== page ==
Before this recent encounter with Lynda Barry I had a few years ago worked with children in a library and purchased Ms. Barry’s book “What It Is” with the hope that an interested child would find this book inspiring.  The day a boy chose it from among the other art and illustration books in the children’s collection I was secretly happy both for him and its creator.

Now, this week, I saw in the Sunday New York Times Book Review (7/31/2016), filling an entire page, a Lynda Barry comic strip has appeared.  “When Heidi Met Carrie: Scenes from the Book I Needed When I was 12” is something you hoped this friend would create (and she has done so without your knowing you need this).  It’s good to see you again, Lynda Barry!

MarlysAdviceonLife                      PoodleWithaMohawkLyndaBarry

Sunday in the Park with George

“Putting it Together” from Sunday in the Park with George

Art-o-mat

                                                                                           

A cool thing I stumbled upon at a nearby library was an old cigarette machine stocked with handmade art objects instead of cigarettes (!)  The machine, now known as an “Art-o-mat,” is a former bona fide 1950s or 1960s era dispenser and now requires metal tokens to make a purchase instead of real money (the library staff just a few feet away sells each token for $5.00).  With said metal token, a person can choose his/her art object; on the machine’s small outside panels each object is briefly described.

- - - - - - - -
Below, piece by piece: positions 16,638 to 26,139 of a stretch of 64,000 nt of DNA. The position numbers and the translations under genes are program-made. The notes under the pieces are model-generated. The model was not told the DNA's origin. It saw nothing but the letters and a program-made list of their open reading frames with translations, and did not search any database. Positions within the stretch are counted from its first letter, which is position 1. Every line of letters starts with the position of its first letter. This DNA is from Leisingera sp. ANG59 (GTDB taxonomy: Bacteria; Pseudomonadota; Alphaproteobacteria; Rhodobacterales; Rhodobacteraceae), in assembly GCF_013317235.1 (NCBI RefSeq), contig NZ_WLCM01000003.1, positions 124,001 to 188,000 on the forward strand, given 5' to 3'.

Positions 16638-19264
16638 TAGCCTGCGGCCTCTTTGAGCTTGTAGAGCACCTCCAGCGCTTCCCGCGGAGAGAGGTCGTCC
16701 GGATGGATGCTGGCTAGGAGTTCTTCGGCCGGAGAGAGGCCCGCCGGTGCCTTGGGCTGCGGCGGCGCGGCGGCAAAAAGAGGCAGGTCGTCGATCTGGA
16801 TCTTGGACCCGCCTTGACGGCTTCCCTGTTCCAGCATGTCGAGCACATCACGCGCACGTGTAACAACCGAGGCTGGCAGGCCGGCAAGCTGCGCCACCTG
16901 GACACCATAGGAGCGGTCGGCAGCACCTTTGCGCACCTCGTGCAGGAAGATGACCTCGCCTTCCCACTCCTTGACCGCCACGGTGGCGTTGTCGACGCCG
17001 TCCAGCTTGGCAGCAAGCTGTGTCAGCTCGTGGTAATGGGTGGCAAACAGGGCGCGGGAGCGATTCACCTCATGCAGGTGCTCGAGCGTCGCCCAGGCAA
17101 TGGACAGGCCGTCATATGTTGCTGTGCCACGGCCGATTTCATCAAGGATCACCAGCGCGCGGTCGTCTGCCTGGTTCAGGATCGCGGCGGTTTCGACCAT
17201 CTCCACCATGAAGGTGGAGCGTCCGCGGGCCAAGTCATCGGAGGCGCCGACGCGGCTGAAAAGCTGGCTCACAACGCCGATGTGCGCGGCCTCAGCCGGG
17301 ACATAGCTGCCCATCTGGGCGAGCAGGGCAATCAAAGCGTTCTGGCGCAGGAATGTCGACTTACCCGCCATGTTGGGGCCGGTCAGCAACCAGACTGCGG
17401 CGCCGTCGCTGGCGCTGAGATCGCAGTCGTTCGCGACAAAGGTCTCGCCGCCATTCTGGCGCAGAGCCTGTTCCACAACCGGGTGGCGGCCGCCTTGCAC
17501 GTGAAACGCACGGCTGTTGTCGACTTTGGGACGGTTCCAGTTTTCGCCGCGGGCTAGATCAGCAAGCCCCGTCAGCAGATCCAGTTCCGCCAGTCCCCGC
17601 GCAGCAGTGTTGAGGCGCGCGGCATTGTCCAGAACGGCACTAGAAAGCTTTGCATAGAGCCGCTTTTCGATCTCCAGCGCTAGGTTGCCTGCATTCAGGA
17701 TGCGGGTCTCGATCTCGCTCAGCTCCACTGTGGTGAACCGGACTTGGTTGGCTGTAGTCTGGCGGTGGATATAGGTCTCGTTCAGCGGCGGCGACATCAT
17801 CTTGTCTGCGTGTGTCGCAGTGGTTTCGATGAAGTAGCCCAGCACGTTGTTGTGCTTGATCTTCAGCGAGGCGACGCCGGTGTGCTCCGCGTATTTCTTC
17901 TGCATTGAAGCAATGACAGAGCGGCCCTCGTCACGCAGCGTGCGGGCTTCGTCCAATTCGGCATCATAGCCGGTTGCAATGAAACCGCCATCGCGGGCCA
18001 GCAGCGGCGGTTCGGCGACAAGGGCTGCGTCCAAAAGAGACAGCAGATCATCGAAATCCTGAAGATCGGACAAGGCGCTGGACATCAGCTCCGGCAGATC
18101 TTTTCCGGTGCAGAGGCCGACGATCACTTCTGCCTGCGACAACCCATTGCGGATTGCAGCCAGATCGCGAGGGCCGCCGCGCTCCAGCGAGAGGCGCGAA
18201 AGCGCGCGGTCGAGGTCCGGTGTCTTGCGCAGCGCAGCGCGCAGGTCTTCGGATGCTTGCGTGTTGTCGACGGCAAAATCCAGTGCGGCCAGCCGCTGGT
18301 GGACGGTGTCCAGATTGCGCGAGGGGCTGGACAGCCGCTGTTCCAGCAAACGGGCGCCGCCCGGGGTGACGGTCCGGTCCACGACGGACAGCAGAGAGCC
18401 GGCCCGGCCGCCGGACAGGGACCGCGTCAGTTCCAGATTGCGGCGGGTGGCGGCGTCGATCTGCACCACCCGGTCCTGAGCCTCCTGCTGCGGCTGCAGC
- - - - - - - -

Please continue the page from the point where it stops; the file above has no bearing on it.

In the name of all things artful and to benefit all such endeavors, I gladly gave my $5.00 for a token.  To choose a small art piece was a bit hard, and it turns out my first choice had sold out.  The next choice turned out all right and after pulling the knob dispenser I received a small brown box that had a label running across it entitled “Heart House.”  Contained within the box was a lovely crocheted heart pin that has a bright yellow ribbon woven through it. The crochet thread is bright white.

It turns out that this work of art was actually hand crafted at a place known as “Heart House” in Bangladesh.  A slip of paper describing “Heart House” was included along with the crocheted heart pin.  Here is the background provided on “Heart House” in Bangladesh:

Heart House was founded in the 1970s to provide income for women widowed by the war for independence.  Making craft items kept many from being forced into prostitution. 

                Heart House is now made up of more than one hundred widows and handicapped artisans.

Art Work includes:

–Hindu Bride dolls

–Muslim Bride dolls

–Angel dolls

–Doll in a Lungi (men’s skirt)

–Doll in a Sari (women’s dress)

–Mama Doll

–Mru & Tripura Tribal Dolls

–Lizard Doll

–Crocheted Heart 

Each piece is individually crafted and painted by hand

Where to find your nearby Art-o-mat

Art-o-mat machines are located throughout the U.S.   There is a website that describes the Art-o-mat concept and provides listings of locations.  Here is the link:  http://www.artomat.org/

Who knows what handmade art object awaits you in your nearby Art-o-mat dispenser?!